The Other Boleyn Girl

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I haven’t seen ‘The Other Boleyn Girl’. Why would I? But review it? Why not?

 Henry VIII was nauseatingly obese and had at least 43 children, leading respected historian E. P. Thompson to dub him ‘The Sperm Whale’. His bestial gluttony and lecherousness were matched only by his cruelty towards his serving staff, in whose long-suffering low-born faces Henry often waggled his disgusting greasy fingers, mockingly. So it was with violent puzzlement that I ‘watched’ ‘The Other Boleyn Girl’, in which Henry is, inexplicably, depicted as a handsome and erudite sovereign, unburdened with a distended gut-pouch. Henry VIII, was, according to this film, the Tudors’ answer to Elvis Presley or, to use a more contemporary example, Chris De Burgh.

 See Henry nuzzling wenches in the privet. See Henry shooting dormice. See Henry laughing it up with Sir Thomas More. A more cynical reviewer might argue that this film is just one big exercise in ‘seeing’, like so many films nowadays. As cinemagoers we need more than just things to look at. We need moral instruction and spiritual guidance. We need passion and pomp. We need to be grabbed by our crimson ruffles and squeezed. We need to leave the picture-house feeling that something has just happened. I’m not sure that this film answers these needs. ‘The Other Boleyn Girl’ fawns and flatters the eyeballs like a base, perfumed pettifogger, and superficially charms the visual cortex with its flimsy baubles. Speaking of which, Scarlett Johanssen should perhaps be singled out for praise for putting in a pneumatic, curvaceous performance as Ann Boleyn.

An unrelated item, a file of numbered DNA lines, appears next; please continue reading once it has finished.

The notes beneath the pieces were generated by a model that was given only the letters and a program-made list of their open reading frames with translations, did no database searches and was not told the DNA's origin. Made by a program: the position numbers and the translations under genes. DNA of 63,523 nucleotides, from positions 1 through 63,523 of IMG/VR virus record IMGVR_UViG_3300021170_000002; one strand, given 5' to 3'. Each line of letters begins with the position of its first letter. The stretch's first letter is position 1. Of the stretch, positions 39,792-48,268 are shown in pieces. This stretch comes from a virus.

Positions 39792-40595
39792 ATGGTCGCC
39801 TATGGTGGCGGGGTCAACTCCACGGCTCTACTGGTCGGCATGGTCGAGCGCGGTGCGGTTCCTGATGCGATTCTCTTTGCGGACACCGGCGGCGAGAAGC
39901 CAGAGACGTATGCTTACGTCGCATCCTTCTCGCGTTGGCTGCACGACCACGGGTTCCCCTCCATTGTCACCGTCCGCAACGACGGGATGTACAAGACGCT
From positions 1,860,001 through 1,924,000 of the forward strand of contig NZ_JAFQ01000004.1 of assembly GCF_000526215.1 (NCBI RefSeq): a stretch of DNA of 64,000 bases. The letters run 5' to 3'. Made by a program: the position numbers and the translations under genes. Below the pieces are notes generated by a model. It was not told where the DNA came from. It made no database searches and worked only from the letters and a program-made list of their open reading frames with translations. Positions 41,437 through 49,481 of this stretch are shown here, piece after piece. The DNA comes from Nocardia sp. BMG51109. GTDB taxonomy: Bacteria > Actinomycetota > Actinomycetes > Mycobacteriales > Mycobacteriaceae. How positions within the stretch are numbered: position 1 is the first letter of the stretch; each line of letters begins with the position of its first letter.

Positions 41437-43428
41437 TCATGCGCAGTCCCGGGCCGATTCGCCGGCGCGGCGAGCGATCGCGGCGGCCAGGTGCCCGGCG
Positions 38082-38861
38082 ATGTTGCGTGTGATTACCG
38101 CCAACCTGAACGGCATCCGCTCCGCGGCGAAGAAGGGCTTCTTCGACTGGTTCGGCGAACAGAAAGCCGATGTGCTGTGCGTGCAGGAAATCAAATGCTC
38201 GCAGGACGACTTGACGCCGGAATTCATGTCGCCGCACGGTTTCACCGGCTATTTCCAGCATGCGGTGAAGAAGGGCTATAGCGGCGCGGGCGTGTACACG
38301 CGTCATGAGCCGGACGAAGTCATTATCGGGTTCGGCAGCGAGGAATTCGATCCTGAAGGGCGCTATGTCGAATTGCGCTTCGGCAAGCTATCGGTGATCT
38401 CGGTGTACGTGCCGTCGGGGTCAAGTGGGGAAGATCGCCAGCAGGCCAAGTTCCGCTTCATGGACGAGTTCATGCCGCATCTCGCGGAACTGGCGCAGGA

Early Modern English history was a gruesome tangled root, from whence grew the gnarled barky monstrosity that is modern life. Had Henry VIII fiddled less frenetically with the church and with the business of procreation, had he not furnished cause for future intestine broil with his cavalier attitude towards best practice, then the world might have been a better place. The English Civil War and latterly the Second World War might not have happened, and people might have looked less strange than they do in the present age. There is of course no way of knowing. But this much is true: if we do not learn from history, how can we learn from it. ‘The Other Boleyn Girl’ offers us no opportunity to learn from history, choosing instead to engage in dainty parlour games and coquetteish monkey-business . I shudder when I consider how many of the impressionable youths who are swayed by the spangly trinkets of this film will grow up to become corpulent, lusty monarchs. It really doesn’t bear thinking about.

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2 Responses to “The Other Boleyn Girl”

  1. Nobody Says:

    Your final paragraph has convinced me that it was not Shakespeare, as Harold Bloom so brazenly alleged, but Henry VIII who invented the modern human. This paradigm shift has completely scuttled my doctoral thesis so heartbreakingly close to completion.

  2. johnlebaptiste Says:

    ‘Fraid so buddy. Bloom is a brazen hussy.

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